Working Stiff: Two Years, 262 Bodies, and the Making of a Medical Examiner
The fearless memoir of a young forensic pathologist's "rookie season" as a NYC medical examiner, and the cases -- hair-raising and heartbreaking and impossibly complex -- that shaped her as both a physician and a mother. Just two months before the September 11 terrorist attacks, Dr. Judy Melinek began her training as a New York City forensic pathologist.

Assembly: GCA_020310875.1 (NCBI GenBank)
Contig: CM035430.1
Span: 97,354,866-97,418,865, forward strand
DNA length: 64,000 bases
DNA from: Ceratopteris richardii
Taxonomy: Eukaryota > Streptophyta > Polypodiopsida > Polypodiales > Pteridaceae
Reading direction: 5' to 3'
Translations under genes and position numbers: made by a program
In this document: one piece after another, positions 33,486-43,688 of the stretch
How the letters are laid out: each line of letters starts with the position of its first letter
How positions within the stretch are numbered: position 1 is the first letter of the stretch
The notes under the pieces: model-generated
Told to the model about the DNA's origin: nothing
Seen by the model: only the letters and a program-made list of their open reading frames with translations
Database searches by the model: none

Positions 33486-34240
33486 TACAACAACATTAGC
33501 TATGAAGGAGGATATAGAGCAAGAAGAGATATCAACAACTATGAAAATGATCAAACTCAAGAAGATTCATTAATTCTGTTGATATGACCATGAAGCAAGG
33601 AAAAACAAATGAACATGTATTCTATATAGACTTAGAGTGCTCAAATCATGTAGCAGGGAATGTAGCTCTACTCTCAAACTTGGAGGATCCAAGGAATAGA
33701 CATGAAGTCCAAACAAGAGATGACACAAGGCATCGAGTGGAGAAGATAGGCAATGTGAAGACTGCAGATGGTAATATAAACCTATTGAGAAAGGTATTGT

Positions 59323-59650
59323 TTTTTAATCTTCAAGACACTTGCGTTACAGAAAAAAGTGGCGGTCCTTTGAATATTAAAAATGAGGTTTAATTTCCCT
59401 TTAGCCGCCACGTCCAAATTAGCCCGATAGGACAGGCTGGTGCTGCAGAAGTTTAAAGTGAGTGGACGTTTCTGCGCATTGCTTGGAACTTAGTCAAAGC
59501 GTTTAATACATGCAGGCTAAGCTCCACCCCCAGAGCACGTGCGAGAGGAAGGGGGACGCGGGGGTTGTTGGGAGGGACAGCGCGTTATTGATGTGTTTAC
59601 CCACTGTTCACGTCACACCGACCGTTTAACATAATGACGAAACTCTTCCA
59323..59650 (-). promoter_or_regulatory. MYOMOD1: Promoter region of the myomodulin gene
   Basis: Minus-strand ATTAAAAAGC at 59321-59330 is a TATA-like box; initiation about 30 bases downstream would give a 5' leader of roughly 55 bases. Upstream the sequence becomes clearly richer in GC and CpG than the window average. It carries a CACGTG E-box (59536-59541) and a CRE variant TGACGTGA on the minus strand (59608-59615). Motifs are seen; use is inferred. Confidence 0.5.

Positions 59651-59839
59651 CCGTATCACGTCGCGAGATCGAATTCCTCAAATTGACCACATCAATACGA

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"Fun...and full of smart science. Fans of CSI--the real kind--will want to read it" (The Washington Post): A young forensic pathologist's "rookie season" as a NYC medical examiner, and the hair-raising cases that shaped her as a physician and human being. Just two months before the September 11 terrorist attacks, Dr. Judy Melinek began her training as a New York City forensic pathologist. While her husband and their toddler held down the home front, Judy threw herself into the fascinating world of death investigation--performing autopsies, investigating death scenes, counseling grieving relatives. Working Stiff chronicles Judy's two years of training, taking readers behind the police tape of some of the most harrowing deaths in the Big Apple, including a firsthand account of the events of September 11, the subsequent anthrax bio-terrorism attack, and the disastrous crash of American Airlines Flight 587. An unvarnished portrait of the daily life of medical examiners--complete with grisly anecdotes, chilling crime scenes, and a welcome dose of gallows humor--Working Stiff offers a glimpse into the daily life of one of America's most arduous professions, and the unexpected challenges of shuttling between the domains of the living and the dead. The body never lies--and through the murders, accidents, and suicides that land on her table, Dr. Melinek lays bare the truth behind the glamorized depictions of autopsy work on television to reveal the secret story of the real morgue. "Haunting and illuminating...the stories from her average workdays...transfix the reader with their demonstration that medical science can diagnose and console long after the heartbeat stops" (The New York Times).